Different roads to a dream NCAA TOURNAMENT

SEATTLE — SEATTLE -- They are a study in contrasts: not only athletically and philosophically, but geographically and historically. Yet there one obvious similarity between UCLA and Oklahoma State.

They are at the Final Four, in contention for a national championship. That will change tonight, as their differences are played out in the first NCAA tournament semifinal game at the Kingdome.


It's the fast-breaking Bruins from trendy Westwood and the ground-you-into-the-floor Cowboys from backwater Stillwater. It's the "Little General" against "Big Country." It's the '90s against the '50s, and we're not talking just points.

It's perhaps the biggest contrast in style between two teams in a Final Four game since Houston's Phi Slamma Jamma was heavily favored to beat North Carolina State for the title in Albuquerque, N.M., 12 years ago. And we all remember who won that game.


"I think you've had a few national champions that play pretty much the way we play," Oklahoma State coach Eddie Sutton said yesterday. "I think if you talk to them, he [UCLA coach Jim Harrick] will tell you our philosophy is no different than his. We like to run the basketball, but if somebody runs the ball better than we do, we hope we can adjust and make them play our style of game."

Not that UCLA (29-2), which emerged virtually unscathed from last week's track meet at the West Regional in Oakland, Calif., is taking Oklahoma State (27-9) lightly. The Bruins are favored, but the four-point spread is a tribute to what the fourth-seeded Cowboys did to top seed Wake Forest and No. 2 seed Massachusetts at the East Regional in East Rutherford, N.J.

"They were third in the Big Eight in scoring, so they don't play really slow," said Harrick, who has coached UCLA to its first Final Four in 15 years. "They play medium. I think to be a good basketball team, you have got to play fast, you have got to play medium, you have got to play all styles."

Athletically, there is no way that Oklahoma State can touch the Bruins, a team that Cowboys senior guard Randy Rutherford called "the best running team in the country." UCLA doesn't have just one little havoc-wreaking point guard, in Tyus "Little General" Edney, but a second in Cameron Dollar. The two most physically gifted Bruins might not be Edney and senior All-American Ed O'Bannon, but freshmen reserves Toby Bailey and J. R. Henderson.

Historically, there is no college program that can touch what UCLA has done. As Oklahoma A&M;, Oklahoma State won back-to-back national championships in 1945 and '46 under the legendary Henry Iba. UCLA won 10 titles in 12 years, including seven straight from 1967 to 1973. The Bruins' last title came in 1975 -- its last under the even more legendary John Wooden.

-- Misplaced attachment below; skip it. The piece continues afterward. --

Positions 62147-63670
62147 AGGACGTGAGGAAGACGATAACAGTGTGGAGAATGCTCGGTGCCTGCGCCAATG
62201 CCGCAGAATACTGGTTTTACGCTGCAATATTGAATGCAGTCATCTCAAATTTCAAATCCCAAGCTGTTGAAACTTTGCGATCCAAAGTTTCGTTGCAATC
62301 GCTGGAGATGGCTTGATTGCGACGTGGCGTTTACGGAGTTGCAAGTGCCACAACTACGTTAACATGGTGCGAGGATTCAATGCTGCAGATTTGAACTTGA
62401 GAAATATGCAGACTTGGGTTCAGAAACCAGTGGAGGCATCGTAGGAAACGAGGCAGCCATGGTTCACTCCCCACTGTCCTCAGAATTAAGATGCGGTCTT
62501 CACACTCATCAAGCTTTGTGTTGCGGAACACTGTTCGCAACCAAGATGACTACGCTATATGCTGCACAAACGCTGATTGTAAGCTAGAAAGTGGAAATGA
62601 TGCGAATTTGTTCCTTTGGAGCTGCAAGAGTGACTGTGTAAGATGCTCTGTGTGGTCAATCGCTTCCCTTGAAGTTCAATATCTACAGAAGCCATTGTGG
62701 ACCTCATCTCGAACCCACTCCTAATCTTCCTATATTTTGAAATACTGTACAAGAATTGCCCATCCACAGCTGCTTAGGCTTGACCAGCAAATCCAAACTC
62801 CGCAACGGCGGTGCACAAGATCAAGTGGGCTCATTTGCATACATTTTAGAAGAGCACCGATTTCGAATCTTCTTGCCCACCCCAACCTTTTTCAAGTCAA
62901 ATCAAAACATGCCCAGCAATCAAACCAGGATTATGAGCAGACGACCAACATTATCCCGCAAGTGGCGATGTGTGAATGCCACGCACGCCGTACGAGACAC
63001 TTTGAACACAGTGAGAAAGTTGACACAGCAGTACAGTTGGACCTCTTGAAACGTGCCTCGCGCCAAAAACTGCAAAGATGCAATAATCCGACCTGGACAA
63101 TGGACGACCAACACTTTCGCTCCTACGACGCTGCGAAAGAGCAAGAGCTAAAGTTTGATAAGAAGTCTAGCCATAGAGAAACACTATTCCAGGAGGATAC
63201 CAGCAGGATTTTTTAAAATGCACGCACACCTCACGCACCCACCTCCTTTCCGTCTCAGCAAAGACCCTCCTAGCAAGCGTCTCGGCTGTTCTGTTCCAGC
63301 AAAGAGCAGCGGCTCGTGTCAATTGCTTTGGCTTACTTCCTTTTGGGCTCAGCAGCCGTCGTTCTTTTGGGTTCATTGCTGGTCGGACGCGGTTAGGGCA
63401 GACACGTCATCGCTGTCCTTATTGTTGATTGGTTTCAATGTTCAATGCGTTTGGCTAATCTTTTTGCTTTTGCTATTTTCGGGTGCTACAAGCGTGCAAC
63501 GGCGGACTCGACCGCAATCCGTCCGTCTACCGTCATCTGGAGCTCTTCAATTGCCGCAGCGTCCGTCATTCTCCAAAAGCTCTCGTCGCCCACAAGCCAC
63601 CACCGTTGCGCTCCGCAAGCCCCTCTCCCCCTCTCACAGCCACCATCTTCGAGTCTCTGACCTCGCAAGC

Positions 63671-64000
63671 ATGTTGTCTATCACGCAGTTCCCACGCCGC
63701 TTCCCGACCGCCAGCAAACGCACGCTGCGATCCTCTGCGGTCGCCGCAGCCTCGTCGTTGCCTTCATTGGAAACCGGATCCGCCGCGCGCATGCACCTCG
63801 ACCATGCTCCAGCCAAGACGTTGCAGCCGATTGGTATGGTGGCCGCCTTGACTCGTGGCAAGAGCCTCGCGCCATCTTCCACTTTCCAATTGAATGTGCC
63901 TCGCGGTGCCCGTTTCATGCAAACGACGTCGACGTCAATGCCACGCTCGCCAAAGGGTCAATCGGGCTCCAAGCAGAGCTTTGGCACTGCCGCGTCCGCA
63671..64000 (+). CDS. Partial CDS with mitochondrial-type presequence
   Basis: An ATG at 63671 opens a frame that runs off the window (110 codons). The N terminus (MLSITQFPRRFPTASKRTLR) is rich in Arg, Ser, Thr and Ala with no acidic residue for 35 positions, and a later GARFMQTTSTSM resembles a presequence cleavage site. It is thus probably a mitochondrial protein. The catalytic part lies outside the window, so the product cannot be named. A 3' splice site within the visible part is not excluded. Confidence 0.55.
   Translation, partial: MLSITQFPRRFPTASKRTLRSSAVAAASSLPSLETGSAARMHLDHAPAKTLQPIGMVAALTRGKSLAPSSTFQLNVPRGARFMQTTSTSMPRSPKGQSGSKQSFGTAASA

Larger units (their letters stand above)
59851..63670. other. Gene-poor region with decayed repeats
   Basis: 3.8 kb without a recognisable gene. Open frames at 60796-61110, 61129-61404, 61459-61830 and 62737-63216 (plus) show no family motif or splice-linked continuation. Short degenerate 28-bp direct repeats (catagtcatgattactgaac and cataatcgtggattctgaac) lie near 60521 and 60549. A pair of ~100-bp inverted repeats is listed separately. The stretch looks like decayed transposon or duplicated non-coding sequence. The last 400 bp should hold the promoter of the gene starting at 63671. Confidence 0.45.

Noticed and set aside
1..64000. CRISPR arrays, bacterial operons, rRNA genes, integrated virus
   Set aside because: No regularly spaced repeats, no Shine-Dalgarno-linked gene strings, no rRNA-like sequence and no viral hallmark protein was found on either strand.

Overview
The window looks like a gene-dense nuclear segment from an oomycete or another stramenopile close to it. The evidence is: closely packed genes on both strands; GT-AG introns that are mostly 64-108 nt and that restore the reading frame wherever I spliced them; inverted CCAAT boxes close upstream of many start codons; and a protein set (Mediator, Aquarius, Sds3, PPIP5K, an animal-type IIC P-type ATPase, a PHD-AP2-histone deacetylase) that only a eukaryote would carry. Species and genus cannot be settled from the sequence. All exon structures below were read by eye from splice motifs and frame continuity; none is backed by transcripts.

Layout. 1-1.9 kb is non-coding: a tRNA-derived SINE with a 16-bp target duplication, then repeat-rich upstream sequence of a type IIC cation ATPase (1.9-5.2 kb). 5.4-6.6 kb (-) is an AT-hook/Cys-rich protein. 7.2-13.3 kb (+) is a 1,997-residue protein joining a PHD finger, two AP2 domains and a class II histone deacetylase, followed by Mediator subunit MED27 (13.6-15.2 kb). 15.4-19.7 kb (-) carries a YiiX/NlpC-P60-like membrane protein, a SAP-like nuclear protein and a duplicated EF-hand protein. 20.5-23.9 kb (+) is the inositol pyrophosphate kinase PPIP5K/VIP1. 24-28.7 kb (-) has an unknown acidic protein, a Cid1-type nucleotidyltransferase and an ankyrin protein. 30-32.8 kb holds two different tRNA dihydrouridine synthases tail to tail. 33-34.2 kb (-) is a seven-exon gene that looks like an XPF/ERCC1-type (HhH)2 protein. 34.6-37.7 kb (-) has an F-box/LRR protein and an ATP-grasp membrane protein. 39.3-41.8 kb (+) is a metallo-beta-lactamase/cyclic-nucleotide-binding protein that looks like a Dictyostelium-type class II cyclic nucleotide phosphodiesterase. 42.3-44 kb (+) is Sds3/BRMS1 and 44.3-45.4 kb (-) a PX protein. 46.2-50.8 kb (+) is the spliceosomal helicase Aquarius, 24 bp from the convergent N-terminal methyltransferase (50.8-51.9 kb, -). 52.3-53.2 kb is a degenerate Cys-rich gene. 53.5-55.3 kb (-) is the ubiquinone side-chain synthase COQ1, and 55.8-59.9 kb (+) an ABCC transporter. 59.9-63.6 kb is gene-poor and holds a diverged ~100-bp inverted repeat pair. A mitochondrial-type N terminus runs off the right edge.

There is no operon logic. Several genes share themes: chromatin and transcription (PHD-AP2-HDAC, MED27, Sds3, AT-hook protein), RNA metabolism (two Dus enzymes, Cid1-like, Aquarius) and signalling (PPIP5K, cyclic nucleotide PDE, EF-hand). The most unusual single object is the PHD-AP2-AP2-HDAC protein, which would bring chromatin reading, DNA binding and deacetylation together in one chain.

And geographically, the contrast is more startling. Stillwater has rodeos, not Rodeo Drive.

"A lot of people aren't picking us because where we're from and the way we play, but we're used to it," said senior forward Scott Pierce, who likely will be matched up against O'Bannon. "I think it just makes us play harder."

Said O'Bannon: "I think we were very aware of Oklahoma State throughout the whole year. They had a lot of games on television, especially them being on [ESPN's] 'Big Monday' and everything. They pose a lot of problems for us, with the consistency of the big fella [Bryant Reeves] and Rutherford on the outside. We're going to try to do what got us to the point where we are at now: play team ball and consistent defense."


The Bruins will have to make as many adjustments to Oklahoma State as the Cowboys will have to make to UCLA -- especially in defending "Big Country" Reeves. In his matchups during the tournament against quicker, more athletic centers, the 7-foot, 292-pound senior has dominated Alabama's Antonio McDyess, Wake Forest's Tim Duncan and Massachusetts' Marcus Camby.

"I think Joe Smith is great, a little skinny, but this guy [Reeves] is a man and he is a great talent," said Harrick, who will counter Reeves with 7-foot, 250-pound George Zidek. "So between he and Rutherford, I think the people will realize they have a great athletic team and they play great defense. They are very well-coached and they wouldn't be here if you hadn't played great basketball."

Since the NCAA tournament began seeding its teams in 1979, there have been five seeded fifth or lower that have made it through to the championship game. Three -- North Carolina State, a sixth seed, in 1983; Villanova, an eighth seed, in 1985; and Kansas, a sixth seed in 1988 -- have won the title. Oklahoma State thinks it has a good chance to beat the odds, not to mention the Bruins.

"The way we feel about the whole situation is we have confidence in ourselves," said Rutherford. "We're here to win the Final Four, but we don't feel like we're the underdog. Our point is to win the whole thing. At this stage of the season, there are no Cinderellas left."

But one big dance.

Whether it's a fast one or a slow one will determine which team is left dancing come Monday night.